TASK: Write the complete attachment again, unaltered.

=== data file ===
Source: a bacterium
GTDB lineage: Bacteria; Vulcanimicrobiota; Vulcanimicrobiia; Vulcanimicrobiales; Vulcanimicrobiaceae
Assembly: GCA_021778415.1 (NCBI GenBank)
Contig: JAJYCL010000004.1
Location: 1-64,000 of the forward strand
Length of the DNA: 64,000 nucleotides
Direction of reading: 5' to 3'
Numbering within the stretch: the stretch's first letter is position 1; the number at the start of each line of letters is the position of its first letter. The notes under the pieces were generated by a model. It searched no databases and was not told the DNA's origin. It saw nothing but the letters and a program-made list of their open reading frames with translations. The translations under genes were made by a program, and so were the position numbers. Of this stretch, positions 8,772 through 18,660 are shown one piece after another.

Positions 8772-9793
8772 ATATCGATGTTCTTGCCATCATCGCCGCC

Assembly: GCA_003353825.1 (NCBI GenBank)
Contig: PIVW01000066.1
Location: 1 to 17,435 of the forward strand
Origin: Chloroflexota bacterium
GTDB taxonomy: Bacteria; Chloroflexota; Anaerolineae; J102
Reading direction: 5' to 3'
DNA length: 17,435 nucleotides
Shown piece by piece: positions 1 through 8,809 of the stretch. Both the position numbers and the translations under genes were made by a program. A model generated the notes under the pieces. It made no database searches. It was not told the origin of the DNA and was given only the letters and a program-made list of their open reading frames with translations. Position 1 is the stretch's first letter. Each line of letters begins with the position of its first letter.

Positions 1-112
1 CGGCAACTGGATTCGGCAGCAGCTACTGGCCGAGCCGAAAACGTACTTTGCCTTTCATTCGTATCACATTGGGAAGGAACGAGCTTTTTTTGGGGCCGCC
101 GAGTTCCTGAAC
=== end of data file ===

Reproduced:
Source: a bacterium
GTDB lineage: Bacteria; Vulcanimicrobiota; Vulcanimicrobiia; Vulcanimicrobiales; Vulcanimicrobiaceae
Assembly: GCA_021778415.1 (NCBI GenBank)
Contig: JAJYCL010000004.1
Location: 1-64,000 of the forward strand
Length of the DNA: 64,000 nucleotides
Direction of reading: 5' to 3'
Numbering within the stretch: the stretch's first letter is position 1; the number at the start of each line of letters is the position of its first letter. The notes under the pieces were generated by a model. It searched no databases and was not told the DNA's origin. It saw nothing but the letters and a program-made list of their open reading frames with translations. The translations under genes were made by a program, and so were the position numbers. Of this stretch, positions 8,772 through 18,660 are shown one piece after another.

Positions 8772-9793
8772 ATATCGATGTTCTTGCCATCATCGCCGCC

Assembly: GCA_003353825.1 (NCBI GenBank)
Contig: PIVW01000066.1
Location: 1 to 17,435 of the forward strand
Origin: Chloroflexota bacterium
GTDB taxonomy: Bacteria; Chloroflexota; Anaerolineae; J102
Reading direction: 5' to 3'
DNA length: 17,435 nucleotides
Shown piece by piece: positions 1 through 8,809 of the stretch. Both the position numbers and the translations under genes were made by a program. A model generated the notes under the pieces. It made no database searches. It was not told the origin of the DNA and was given only the letters and a program-made list of their open reading frames with translations. Position 1 is the stretch's first letter. Each line of letters begins with the position of its first letter.

Positions 1-112
1 CGGCAACTGGATTCGGCAGCAGCTACTGGCCGAGCCGAAAACGTACTTTGCCTTTCATTCGTATCACATTGGGAAGGAACGAGCTTTTTTTGGGGCCGCC
101 GAGTTCCTGAAC